Gli ultimi giorni di Pompei
The Last Days of Pompeii
The exhibit with this name at the Cleveland Museum of Art, part of the year of Italian culture (l’anno della cultura italiana), is subtitled: “Decadence, Apocalypse, Resurrection” (Decadenza, Apocalisse, Resurrezione). Pompeii, a World Heritage Site (patrimonio mondiale dell'umanità), is famous for all three.
The thriving Roman city of about 12,000 citizens was buried (sepolta) by an eruption of Vesuvius in 79 A.D. Excavations, which began after the discovery of the lost city (la città perduta) in the eighteenth century, have yielded a fascinating glimpse of life in what seems to have been the Las Vegas of its day.
In this thoroughly pagan place (luogo completamente pagano), pleasures (piaceri)—of the bedroom, the table, the theater and the sports arena—were the true religion (la vera religione). Yet we owe a debt to Pompeii's freewheeling citizens: They had an incorrigible urge (irrefrenabile impulso) to write on walls. The sheer zest of the words in the 15,000 graffiti and inscriptions (iscrizioni) they left behind testifies to the potency of the Roman vernacular, or volgare.
"Vulgar" also applies to the graffiti on the walls of Pompeii's infamous brothels, where satisfied customers (clienti soddisfatti) scrawled crude testimonials to the skills of particular prostitutes. But not all of Pompeii's writings are so explicit (così espliciti).
In a simple red or black script with letters about six inches high, signs along the town's narrow streets (strade strette) endorsed political candidates, denounced deadbeats and issued no-nonsense directives, such as "If you must lean against a wall, lean against someone else's."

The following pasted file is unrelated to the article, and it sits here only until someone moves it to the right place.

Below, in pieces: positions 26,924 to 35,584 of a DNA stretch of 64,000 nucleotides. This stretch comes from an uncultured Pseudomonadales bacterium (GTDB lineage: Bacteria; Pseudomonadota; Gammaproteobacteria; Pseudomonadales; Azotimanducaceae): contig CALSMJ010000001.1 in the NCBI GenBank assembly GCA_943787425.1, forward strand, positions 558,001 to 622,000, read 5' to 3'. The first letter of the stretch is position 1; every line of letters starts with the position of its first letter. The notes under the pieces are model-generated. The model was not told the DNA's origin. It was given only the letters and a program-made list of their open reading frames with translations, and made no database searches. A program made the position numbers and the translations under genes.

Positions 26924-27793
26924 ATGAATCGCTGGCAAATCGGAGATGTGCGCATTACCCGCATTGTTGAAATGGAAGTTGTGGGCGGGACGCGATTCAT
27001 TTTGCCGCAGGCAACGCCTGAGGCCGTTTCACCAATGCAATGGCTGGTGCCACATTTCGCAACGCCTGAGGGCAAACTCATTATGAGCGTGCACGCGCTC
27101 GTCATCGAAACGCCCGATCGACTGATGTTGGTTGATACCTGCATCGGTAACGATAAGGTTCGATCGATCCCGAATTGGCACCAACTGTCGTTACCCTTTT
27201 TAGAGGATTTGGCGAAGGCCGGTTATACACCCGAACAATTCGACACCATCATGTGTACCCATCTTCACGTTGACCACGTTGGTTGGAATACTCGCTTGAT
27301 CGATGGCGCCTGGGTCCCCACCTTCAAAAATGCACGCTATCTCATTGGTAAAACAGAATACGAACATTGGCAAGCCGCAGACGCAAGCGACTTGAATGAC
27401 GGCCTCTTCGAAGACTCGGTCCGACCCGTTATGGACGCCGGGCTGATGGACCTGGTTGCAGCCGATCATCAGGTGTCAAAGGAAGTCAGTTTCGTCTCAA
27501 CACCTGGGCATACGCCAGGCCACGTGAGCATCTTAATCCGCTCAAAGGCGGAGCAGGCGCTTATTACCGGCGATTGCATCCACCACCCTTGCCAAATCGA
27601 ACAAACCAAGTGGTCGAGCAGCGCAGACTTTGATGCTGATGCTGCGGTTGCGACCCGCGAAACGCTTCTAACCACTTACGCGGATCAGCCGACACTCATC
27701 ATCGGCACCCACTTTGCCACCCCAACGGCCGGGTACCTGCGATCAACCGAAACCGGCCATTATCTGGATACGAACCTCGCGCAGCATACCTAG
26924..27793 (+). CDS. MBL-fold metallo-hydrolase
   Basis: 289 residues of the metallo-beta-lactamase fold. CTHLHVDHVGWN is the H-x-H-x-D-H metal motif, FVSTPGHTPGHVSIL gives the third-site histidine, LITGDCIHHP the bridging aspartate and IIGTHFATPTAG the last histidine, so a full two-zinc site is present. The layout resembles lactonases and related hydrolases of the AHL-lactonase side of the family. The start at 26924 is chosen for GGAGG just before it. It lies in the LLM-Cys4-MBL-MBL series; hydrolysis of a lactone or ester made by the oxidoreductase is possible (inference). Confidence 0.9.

Scrawled on the floor of a trading house were the words, "Welcome, money!" (Benvenuto, denaro!)
Inscriptions decorated the walls of many private residences in Pompeii. "Whoever loves, let him flourish” (Chi ama, lasciarlo fiorire), read one sign. "Let him perish who knows not love.” (Lascia che muoia chi non conosce amore.) And he who forbids love? Let him perish twice. (Lascia che muoia due volte.)
A notice in the dining room of a fashionable home asked visitors to refrain from casting lascivious looks at the serving women or making passes at the wives of other guests and, above all, to keep the conversation clean.
"If you can't," the blunt last line exhorted, "please go home." (Se non vi è possibile, siete pregati di andarvene.)
Words and Expressions
un’eruzione –- an eruption
vulcanico –- volcanic
gli scavi –- the excavations
rosso pompeiano –- Pompeian red
Dianne Hales is the author of LA BELLA LINGUA: My Love Affair with Italian, the World's Most Enchanting Language.
“The Last Days of Pompeii: Decadence, Apocalypse, Resurrection” runs from February 24 to July 7, 2013 at the Cleveland Museum of Art.